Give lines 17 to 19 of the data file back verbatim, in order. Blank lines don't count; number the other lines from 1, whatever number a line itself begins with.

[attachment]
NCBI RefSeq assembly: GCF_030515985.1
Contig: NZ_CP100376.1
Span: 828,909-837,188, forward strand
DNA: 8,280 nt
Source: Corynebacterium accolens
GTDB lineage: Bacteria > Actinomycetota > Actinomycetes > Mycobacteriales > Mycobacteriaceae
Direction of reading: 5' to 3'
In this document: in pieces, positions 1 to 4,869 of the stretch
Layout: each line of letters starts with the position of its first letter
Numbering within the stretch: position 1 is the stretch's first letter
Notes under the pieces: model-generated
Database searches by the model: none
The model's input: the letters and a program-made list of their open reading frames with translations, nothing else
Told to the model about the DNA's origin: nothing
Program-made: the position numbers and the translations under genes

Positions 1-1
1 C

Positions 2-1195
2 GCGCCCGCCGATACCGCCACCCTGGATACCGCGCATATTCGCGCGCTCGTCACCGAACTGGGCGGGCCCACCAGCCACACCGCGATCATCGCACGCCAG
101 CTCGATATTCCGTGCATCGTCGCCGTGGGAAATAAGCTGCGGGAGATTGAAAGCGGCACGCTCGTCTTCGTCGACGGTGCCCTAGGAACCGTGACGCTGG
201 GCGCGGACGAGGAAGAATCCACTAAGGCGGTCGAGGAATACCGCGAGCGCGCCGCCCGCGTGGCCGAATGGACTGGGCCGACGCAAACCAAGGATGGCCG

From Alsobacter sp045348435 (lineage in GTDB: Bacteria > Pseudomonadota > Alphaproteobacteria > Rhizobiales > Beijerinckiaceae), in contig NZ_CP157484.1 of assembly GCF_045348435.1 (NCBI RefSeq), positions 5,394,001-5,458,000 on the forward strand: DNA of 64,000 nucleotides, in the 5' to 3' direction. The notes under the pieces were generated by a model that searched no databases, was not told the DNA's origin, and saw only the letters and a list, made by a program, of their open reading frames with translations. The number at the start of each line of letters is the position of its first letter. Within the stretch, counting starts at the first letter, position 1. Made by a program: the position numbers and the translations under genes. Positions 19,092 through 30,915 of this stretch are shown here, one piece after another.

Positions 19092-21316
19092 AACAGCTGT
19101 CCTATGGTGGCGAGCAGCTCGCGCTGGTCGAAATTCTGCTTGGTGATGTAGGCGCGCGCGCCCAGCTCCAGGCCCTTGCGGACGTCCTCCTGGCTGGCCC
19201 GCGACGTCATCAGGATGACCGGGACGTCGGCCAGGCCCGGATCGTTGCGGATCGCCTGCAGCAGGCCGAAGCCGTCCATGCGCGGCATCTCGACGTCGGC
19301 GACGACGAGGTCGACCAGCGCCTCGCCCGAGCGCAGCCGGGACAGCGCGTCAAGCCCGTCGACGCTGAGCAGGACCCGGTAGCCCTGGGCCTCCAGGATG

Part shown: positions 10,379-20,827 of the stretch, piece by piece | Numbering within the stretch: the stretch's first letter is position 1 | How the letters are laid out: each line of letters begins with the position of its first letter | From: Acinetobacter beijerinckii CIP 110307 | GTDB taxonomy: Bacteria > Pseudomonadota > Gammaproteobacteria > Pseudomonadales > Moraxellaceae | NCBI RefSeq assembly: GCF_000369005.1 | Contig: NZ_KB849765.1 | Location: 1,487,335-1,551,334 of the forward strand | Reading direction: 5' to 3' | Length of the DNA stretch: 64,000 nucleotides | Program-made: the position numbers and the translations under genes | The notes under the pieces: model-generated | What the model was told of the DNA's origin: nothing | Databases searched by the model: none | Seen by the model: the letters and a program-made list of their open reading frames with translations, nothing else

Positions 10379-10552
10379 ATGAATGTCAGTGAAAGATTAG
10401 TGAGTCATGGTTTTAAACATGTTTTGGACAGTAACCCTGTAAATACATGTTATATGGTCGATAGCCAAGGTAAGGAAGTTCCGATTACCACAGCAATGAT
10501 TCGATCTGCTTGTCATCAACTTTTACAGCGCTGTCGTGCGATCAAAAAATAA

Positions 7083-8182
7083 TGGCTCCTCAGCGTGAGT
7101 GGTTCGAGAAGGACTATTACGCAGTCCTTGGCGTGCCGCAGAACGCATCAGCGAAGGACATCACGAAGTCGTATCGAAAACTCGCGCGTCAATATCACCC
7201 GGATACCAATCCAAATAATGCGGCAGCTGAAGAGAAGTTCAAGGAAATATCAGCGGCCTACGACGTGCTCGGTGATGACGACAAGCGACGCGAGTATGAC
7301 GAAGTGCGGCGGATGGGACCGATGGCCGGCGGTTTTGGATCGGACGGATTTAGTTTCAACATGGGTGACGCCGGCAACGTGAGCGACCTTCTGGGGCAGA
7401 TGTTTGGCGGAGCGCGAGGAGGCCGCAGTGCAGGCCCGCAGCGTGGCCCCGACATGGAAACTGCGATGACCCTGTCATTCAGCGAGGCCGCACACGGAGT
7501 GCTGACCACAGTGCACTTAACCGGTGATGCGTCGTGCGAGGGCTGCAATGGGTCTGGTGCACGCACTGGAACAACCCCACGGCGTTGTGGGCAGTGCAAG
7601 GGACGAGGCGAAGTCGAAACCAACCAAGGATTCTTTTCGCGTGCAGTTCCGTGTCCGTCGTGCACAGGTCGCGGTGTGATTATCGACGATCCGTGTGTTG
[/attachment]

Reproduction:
1 C

Positions 2-1195
2 GCGCCCGCCGATACCGCCACCCTGGATACCGCGCATATTCGCGCGCTCGTCACCGAACTGGGCGGGCCCACCAGCCACACCGCGATCATCGCACGCCAG